An interesting component of Real Country is that each of the panelists has been pegged as “not real country” in their own right: Twain has been lambasted as a too-sexy pop interloper; Owen was, he says, “the kid from Florida who used to have long hair and sing beachin’ songs”; and even Tritt was once seen by some as a Southern-rock artist.
“The fact is I brought in other elements of things that I loved,” he admits. “My first love was always straight-ahead country music, but I brought in other elements like Southern rock and blues that I absolutely loved, and at the time Nashville hated that — but the fans loved it.”
Of the three panelists, Tritt is the one most vocal about what he views as “real country.” A frequent advocate for the cause on social media, he says he joined the series to help deserving new artists get their music heard — and also “to bring back some of the focus on traditional country music that we grew up with.” Tritt says he can’t understand why he hears so many people talk about missing traditional country, yet doesn’t see anything being done to revive it commercially.
“I don’t blame the artists and I don’t blame the fans,” he says. “The fact is that the industry itself has always controlled what goes out there. But I think if everybody realizes there is a desire by a lot of people to hear this type of music and be a little bit more educated about it, I think it’ll be a great opportunity for everybody.”
Trace Adkins, one of Real Country‘s guest panelists, is a firm believer that trying to pin down country’s true definition is pointless. “It’s a waste of time, man,” he says, as the roar of the TV crowd rumbles in the distance, seeming to confirm his skepticism. “The fans decide what works and what doesn’t, and a lot of folks, they can find an audience for their music. Especially these days, given the crazy world of social media. You don’t have to go the old record-label route anymore.”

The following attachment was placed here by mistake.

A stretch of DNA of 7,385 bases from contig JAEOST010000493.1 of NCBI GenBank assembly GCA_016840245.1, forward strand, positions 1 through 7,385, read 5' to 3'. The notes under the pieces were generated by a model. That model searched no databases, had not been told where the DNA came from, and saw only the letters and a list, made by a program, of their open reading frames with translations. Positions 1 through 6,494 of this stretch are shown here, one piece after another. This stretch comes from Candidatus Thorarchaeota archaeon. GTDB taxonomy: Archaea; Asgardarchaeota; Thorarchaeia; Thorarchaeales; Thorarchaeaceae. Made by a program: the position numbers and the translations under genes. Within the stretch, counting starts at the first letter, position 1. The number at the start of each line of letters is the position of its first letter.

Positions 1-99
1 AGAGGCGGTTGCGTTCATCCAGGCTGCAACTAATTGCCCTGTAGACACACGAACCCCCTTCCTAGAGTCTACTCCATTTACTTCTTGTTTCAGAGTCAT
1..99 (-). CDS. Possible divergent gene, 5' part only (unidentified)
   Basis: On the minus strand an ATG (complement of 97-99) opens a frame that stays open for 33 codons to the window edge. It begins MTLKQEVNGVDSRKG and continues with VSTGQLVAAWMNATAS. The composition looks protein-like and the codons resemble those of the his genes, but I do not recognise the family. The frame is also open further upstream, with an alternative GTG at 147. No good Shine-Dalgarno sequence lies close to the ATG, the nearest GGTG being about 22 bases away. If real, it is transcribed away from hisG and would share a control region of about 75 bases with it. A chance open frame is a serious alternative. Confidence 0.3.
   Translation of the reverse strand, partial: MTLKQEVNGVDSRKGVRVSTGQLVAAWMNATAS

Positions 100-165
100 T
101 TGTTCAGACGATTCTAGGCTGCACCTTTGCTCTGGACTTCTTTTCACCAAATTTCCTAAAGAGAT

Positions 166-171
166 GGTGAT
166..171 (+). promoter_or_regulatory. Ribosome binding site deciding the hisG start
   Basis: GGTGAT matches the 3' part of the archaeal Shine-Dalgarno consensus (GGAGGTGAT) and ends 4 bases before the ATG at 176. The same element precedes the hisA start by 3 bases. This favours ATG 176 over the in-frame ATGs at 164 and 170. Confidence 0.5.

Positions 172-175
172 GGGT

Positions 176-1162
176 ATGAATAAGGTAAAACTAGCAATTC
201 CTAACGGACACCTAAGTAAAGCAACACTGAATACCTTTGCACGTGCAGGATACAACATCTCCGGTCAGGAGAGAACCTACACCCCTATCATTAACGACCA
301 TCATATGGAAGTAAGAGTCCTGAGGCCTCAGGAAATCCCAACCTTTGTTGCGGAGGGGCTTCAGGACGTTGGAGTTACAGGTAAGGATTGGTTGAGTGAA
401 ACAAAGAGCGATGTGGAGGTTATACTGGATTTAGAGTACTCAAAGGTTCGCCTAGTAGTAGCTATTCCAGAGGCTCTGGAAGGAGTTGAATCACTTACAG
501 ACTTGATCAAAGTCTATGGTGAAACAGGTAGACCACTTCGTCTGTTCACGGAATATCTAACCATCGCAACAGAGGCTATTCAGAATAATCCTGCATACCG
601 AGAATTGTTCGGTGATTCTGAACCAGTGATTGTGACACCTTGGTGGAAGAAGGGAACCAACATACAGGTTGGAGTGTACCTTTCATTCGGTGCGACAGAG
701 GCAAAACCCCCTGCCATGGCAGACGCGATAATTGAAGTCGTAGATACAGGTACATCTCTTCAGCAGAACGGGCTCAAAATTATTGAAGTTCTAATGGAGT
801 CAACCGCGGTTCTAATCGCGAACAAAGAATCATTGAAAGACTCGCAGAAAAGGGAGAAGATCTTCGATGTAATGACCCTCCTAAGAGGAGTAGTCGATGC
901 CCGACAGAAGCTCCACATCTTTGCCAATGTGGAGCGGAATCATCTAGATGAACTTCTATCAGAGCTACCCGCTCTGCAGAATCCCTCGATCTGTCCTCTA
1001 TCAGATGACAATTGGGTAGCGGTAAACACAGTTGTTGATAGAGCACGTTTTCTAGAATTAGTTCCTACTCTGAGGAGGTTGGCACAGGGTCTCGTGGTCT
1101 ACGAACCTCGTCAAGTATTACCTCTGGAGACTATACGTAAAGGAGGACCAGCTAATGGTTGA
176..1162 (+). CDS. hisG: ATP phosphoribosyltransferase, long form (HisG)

Back in front of the show’s cameras, Adkins weighed in with his vote — which accounts for 50 percent of determining the night’s eventual winner. That contestant gets $10,000 and a performance at next year’s Stagecoach Festival in California, and will advance to the season finale where they’ll compete for $100,000 and a gig at the Grand Ole Opry. But Adkins was cordial and careful in his remarks, finding it hard to even say for sure what makes him “real country.”
In the end, fans who tune in looking for some epic showdown between “real” country and “fake” country might be disappointed. Rather than argue over semantics or succumb to family-style infighting, Real Country simply showcases a crop of new “country” talent — whether it’s the country of yesterday, today or tomorrow.
“We all have respect for each other and we all have respect for classic country music,” Owen says. “But we also appreciate what’s coming. That’s the beauty of music in general — forget country music, forget any genre. It”s about getting excited about what we don’t know is next.”
“‘Real country’ is whatever it means to you,” Twain concedes. “I think it can be very generational, very cultural. I just believe that country music is a non-discriminatory genre, and it should stay that way. I feel that it’s closed up a little bit too much, and it’s time to reopen it.”